There are always going to be nor differences, but the problem isn't that we're not pushing the right guys at the same time, it's that there aren't enough of us to make a difference. We're not going to get more votes, but we have something else that we haven't been utilizing to its fullest... Guys, people pay attention to what you write. They may not say so, but they do...

So let's take four guys that we're all comfortable with as HOFrs, how about: Enrique Torres, Cien Caras, Johnny Saint, & Bearcat Wright. The vast majority of WON HOF voters aren't found here, they're at the WON boards.

What I suggest we do is this: Whenever the WON HOF gets mentioned, comment ad bring up these guys and shift the discussion to their qualifications. We start this around June and I guarantee we'll see some results!

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"What you say sounds reasonable enough," said the man, "but I refuse to be bribed. I am here to whip people, and whip them I shall!")
-Franz Kafka - The Trial

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Steve Yohe
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Omega seems to me to have his whole career a head of him. Just seems too soon to put him in the HOF.--Yohe
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OSJ from NM by way of WA
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Hard to imagine he's already got fifteen years in. The only reason I could see to put him in right away is to troll Cornette, and believe me, the rant would be epic... ;-)

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"What you say sounds reasonable enough," said the man, "but I refuse to be bribed. I am here to whip people, and whip them I shall!")
-Franz Kafka - The Trial

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BERT from NJ
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Another reason why 15 years should become 25.

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"Kneel before Zod"
General Zod

"You're a little out of order yourself-You insulted him a little bit, you insulted him A LITTLE BIT"
Jimmy the Gent Conway

“The only thing necessary for the triumph of evil is for good men to do nothing.”
Edmund Burke

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OSJ from NM by way of WA
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Bert: I think you hit on exactly the right number. I was thinking about this after watching Tyler Bate in a match. The kid is 19 and has already been the UK champion. In fifteen years (barring horrendous injuries) he'll be in his prime at 34 years of age and that's when he becomes eligible for the HOF? Makes little sense. You figure a wrestler starts at 18 (I know there are exceptions to this, especially in the UK, but we need a logical starting point and 18 seems right).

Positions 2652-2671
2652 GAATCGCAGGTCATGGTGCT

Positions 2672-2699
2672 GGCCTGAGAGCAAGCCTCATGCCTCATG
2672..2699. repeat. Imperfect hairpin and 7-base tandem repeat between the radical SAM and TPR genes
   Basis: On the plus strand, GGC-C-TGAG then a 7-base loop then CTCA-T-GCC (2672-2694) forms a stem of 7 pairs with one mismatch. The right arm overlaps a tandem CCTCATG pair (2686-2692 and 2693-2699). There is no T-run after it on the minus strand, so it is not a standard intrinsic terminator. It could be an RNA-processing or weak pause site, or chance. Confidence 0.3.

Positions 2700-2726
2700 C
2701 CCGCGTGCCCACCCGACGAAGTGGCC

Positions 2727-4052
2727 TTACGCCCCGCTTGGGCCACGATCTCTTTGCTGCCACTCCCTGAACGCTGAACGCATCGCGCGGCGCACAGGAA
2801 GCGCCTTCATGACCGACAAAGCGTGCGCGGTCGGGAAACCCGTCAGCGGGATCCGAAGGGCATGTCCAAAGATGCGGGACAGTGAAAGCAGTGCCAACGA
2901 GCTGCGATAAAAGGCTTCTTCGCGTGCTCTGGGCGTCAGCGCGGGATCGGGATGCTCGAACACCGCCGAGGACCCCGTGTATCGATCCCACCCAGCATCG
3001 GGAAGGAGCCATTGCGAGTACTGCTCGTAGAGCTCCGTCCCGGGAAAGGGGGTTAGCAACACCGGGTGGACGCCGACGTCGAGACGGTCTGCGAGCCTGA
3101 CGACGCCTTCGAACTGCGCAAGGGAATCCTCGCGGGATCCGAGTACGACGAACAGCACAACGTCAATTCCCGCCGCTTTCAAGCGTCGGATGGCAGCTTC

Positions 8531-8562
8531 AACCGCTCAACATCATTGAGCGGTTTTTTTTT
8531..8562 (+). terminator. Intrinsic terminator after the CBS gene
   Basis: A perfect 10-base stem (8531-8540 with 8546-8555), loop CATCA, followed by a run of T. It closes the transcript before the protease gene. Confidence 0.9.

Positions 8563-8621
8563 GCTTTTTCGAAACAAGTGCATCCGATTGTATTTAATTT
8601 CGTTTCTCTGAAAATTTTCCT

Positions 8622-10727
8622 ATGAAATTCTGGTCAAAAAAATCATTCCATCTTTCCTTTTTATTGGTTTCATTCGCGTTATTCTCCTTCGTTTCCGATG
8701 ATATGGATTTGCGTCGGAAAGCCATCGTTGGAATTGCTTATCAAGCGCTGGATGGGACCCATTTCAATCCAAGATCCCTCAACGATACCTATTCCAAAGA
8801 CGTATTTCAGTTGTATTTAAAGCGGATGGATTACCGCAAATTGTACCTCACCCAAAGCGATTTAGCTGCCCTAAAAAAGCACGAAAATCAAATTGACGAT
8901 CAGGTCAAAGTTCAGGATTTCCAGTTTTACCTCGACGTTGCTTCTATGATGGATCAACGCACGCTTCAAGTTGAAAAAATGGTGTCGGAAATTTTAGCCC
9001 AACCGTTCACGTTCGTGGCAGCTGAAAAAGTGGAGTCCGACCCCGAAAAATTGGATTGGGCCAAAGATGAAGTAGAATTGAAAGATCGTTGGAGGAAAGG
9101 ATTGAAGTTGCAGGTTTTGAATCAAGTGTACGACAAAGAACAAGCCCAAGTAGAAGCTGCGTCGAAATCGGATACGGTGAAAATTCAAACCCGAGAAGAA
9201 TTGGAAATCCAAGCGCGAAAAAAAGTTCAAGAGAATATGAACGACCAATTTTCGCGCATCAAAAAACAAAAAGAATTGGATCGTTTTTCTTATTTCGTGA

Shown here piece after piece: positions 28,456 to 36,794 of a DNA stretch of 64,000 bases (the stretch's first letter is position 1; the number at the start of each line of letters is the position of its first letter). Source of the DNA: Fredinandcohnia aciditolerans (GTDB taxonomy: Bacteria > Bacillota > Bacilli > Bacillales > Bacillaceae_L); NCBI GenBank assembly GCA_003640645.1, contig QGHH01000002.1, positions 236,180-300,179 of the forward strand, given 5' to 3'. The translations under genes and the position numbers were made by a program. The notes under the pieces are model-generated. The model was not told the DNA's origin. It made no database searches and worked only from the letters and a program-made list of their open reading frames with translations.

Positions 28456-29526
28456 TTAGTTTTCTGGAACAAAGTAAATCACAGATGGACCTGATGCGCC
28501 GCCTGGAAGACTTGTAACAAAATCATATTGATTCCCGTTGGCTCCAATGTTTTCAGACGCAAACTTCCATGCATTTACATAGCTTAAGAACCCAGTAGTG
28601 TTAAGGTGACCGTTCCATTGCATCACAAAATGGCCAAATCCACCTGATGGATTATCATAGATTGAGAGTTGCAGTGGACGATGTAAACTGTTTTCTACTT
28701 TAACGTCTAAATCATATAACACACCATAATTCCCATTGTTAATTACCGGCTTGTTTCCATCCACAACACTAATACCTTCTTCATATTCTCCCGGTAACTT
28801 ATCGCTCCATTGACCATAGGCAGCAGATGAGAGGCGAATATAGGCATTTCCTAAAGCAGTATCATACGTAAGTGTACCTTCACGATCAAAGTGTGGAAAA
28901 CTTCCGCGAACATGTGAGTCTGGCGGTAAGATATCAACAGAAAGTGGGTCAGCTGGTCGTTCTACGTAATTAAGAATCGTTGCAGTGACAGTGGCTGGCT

Okay, barring injuries with modern conditioning and medicine there's no reason a performer can't work until 55 (again, I know there are a lot of exceptions, but I see guys at 55 wrestling like they're in their thirties. Older than that it usually starts to show and it's not pretty, (did anyone really enjoy 60 year-old Ed Farhat limping around the ring and throwing fireballs, or Abdullah the Butcher at the same age just grabbing a guy and cut him up with a set of cheap silverware because that's really all he can do with his weight ballooning out of control and age and injuries catching up to him. Hell, starting at 18 puts a guy in his prime at 43 (wrestlers seem to hit their peak ten years later than guys in other sports). So 25 years means we will likely have seen all we need to in order to determine eligibility. There's probably not a lot that a guy's going to do in their twilight years to change how people view them.
My wife actually suggested this and it's worth thinking about; how about an aging luchadore who goes on a grand tour with his mask on the line in every match. To help things along someone in the office calls Meltzer and lets it slip that the guy is definitely losing his mask on this tour. You can't tell me that this might not be what puts a guy over the top as far as being a draw goes. Of course, to sell that many tickets the guy would have to have been a pretty big deal in the first place... I dunno, maybe 35 years should be the number...

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"What you say sounds reasonable enough," said the man, "but I refuse to be bribed. I am here to whip people, and whip them I shall!")
-Franz Kafka - The Trial